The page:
SPRING HILL — Fox Chapel Middle School earth science teacher David Harris saw a notice recently that had been sent to education institutions about an intriguing giveaway. He mentioned it to co-worker Jennifer Keeney and together they filled out paperwork and sent it to NASA.
Several weeks later they received, for the cost of shipping (paid for by the school) a real space shuttle exterior tile.
And it was a bargain, too.
"The tile costs $1,500, but we got it for $23.40," Harris said.
The tile is kept locked up, stored in its shipping box, until a case can be built.
Harris would like to display it in a Plexiglas box for security and visibility, but wants the tile to be accessible because of its most astonishing feature: It is surprisingly light.
"Some of the kids who were here when we got it were amazed at the weight," Harris said.
Numbers on the tile indicate where it would fit onto the body of the spacecraft. Harris said an activity he would like to do with his students is to determine the precise spot it would have been.
It will be one more tool for the teachers to teach space science. "We want the students to see how NASA's technology collaborates with technology today," Keeney said.
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In an unrelated lesson, Harris took about 40 students on a field trip to Rucks Pit, a privately owned inland area near Okeechobee that's a favorite for certain types of treasure hunters.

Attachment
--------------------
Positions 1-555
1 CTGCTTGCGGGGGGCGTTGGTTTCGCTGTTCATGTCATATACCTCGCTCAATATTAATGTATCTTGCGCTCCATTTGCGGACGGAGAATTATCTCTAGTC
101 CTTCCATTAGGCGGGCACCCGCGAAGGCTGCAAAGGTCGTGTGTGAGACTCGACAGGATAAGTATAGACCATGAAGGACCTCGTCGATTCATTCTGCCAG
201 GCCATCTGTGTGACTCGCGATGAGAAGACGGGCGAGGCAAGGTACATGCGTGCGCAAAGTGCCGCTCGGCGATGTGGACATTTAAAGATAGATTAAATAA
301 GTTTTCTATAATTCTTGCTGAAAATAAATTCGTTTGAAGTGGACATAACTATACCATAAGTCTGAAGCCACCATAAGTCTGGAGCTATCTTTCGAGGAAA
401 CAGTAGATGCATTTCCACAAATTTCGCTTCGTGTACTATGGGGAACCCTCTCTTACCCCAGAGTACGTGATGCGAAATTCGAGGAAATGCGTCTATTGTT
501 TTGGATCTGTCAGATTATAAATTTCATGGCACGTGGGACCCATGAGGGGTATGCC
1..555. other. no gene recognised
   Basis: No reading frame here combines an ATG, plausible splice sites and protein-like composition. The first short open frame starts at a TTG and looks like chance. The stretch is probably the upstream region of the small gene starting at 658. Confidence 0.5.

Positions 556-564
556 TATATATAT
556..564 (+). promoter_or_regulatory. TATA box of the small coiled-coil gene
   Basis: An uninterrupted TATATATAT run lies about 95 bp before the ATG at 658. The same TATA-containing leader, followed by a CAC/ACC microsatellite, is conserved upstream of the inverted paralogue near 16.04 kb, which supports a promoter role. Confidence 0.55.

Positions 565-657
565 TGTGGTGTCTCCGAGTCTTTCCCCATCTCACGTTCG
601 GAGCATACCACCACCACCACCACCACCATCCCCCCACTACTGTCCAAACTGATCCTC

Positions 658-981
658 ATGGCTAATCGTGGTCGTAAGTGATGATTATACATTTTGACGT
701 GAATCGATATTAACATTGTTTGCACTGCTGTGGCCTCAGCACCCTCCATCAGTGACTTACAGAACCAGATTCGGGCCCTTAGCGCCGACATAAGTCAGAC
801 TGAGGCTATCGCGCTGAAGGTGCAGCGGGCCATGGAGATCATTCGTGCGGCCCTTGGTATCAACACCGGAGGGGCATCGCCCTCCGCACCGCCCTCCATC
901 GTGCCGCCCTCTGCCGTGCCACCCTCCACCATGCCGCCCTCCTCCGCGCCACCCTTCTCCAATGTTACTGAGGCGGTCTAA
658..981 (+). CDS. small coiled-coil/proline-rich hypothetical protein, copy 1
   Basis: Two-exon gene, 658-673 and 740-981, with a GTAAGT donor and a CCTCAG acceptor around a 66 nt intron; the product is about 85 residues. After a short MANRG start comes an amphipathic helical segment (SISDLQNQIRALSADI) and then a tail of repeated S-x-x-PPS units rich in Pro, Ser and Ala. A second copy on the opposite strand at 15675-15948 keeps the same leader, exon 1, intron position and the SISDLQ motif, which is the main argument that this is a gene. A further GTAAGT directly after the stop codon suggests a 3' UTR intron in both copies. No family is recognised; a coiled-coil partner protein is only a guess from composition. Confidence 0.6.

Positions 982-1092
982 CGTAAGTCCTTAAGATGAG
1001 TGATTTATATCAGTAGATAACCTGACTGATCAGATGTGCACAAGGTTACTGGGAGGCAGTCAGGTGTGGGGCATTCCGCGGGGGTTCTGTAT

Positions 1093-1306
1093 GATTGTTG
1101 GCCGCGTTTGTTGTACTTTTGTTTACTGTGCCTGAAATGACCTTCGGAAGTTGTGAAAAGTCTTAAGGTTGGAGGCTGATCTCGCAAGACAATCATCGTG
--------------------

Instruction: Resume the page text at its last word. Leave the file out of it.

It is a place to find minerals and long-empty shells. Harris and the students found calcite crystals attached to shells or broken from shells (called floaters) that are more than 2 million years old.
"It's so rewarding to see these kids when they find something," Harris said. "It's kind of like taking children fishing."
The pit is supposedly the only place in the world where these particular kind of crystals are found, Harris said. "That's what they tell us," he said.
The field trip was an illustration of ancient shells found far from the ocean. Harris explained how fossils are created with time and pressure. The students saw "how the Earth's surface is constantly changing," Keeney said.